Spider-Gwen #2

While tracking down the Lizards, Spider-Woman meets up with a much different Captain America than we know. Can Gwen handle the Lizards and Cap — while handcuffed?

Verdict: Thumbs up. Fun story. Loved the new version of Cap — complete with a full backstory! Now I want to read more about her adventures, too…


All-New Hawkeye #1

Another new number-one issue! MARRRRVEL! (shakes fist at sky) Most of our story is set in the future. Clint Barton is a washed-up old coot, and Kate Bishop is rich and bitter and pretty damn good at her job. They’re trying to make up for the mistakes of the past — and that means they’ll run afoul of the Mandarin.

Verdict: Ehh, good enough for a thumbs up. Artwork and personality conflict are what sell this story the best.


All-New Wolverine #1

Laura Kinney, better known as X-23 and Logan’s gender-switched clone, has taken over the mantle of Wolverine. She’s trying to stop a sniper atop the Eiffel Tower — but she doesn’t have an adamantium skeleton to bounce bullets…

Verdict: Thumbs up. I wasn’t expecting to like this one so much. The art is cool, the action is excellent, and the dialogue and characterization are fun. I reckon I’ll be picking up a few more issues of this one.


All-New All-Different Avengers #1

Man, they’re gonna run out of Avengers titles before long. The members of this team include Captain America, Iron Man, Thor, Vision, Ms. Marvel, Nova, and Spider-Man. Ahem, that’s the Sam Wilson Captain America, the Jane Foster Thor, and the Miles Morales Spider-Man. Not all the characters have even met yet, but the stories around them are plenty fun.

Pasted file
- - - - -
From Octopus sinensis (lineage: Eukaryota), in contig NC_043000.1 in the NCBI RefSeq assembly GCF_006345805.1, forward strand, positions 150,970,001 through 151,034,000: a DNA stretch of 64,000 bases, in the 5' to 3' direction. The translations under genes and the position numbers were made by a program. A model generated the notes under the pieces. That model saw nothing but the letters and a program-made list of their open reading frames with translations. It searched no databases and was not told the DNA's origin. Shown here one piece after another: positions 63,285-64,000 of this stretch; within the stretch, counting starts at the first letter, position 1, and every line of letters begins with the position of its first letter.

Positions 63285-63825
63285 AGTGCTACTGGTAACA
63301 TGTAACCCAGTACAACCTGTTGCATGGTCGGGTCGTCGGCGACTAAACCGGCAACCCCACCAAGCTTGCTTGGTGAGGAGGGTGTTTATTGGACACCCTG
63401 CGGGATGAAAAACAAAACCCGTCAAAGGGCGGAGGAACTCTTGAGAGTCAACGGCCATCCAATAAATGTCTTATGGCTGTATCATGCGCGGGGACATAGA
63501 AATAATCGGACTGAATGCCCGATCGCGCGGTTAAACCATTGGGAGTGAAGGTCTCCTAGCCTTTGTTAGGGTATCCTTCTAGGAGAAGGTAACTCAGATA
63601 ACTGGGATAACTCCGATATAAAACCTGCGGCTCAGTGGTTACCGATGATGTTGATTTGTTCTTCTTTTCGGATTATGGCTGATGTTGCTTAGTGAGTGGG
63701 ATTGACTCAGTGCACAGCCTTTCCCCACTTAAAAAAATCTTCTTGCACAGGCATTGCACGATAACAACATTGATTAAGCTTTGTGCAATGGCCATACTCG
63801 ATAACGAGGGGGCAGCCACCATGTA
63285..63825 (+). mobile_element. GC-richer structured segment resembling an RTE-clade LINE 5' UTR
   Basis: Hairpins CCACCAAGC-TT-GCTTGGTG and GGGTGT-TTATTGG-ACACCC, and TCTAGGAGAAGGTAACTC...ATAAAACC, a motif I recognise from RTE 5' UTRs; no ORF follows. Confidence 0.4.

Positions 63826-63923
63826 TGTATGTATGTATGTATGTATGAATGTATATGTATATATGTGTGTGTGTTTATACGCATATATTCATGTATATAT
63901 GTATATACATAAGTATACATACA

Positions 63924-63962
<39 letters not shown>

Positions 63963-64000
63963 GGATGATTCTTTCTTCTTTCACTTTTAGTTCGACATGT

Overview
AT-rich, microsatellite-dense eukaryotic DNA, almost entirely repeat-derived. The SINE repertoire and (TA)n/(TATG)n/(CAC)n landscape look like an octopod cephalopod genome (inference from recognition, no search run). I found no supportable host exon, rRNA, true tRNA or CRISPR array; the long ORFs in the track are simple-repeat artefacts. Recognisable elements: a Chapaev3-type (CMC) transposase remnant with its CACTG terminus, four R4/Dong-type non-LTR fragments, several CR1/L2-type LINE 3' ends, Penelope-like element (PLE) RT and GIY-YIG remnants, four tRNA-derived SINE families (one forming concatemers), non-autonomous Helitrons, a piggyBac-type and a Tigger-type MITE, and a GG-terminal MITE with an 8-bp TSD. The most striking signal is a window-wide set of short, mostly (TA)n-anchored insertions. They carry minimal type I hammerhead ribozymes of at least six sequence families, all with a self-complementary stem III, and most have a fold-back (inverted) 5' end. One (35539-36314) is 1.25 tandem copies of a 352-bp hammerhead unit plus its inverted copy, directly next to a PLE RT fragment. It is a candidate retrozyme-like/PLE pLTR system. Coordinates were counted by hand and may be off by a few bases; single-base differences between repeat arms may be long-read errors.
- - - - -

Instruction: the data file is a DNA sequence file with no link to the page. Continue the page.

Verdict: Thumbs up. Yeah, I’m really looking forward to seeing Mark Waid writing these characters. This is probably one of the new Marvel titles I’ve been looking forward to the most.


Illuminati #1

Titania has been released from jail and plans to give up the criminal life. She’s doing her best, but it’s hard for ex-supervillains to get jobs anywhere. She-Hulk is willing to help her, but they’ve been rivals too long, and Skeeter rejects her aid. She manages to get a crap job as security at a pawn shop, but a robbery attempt ends with Luke Cage and Iron Fist assuming she’s the villain. And then she gets “rescued” by the Hood, who’s putting together a new gang of under-the-radar super-crooks.

Verdict: Ehh, it’s not bad, but I’m not sure I’ll be picking it up. We barely meet any of the characters aside from Titania and the Hood, and though Titania is a fun character, I don’t think there’s enough here to make me feel like I need to keep reading.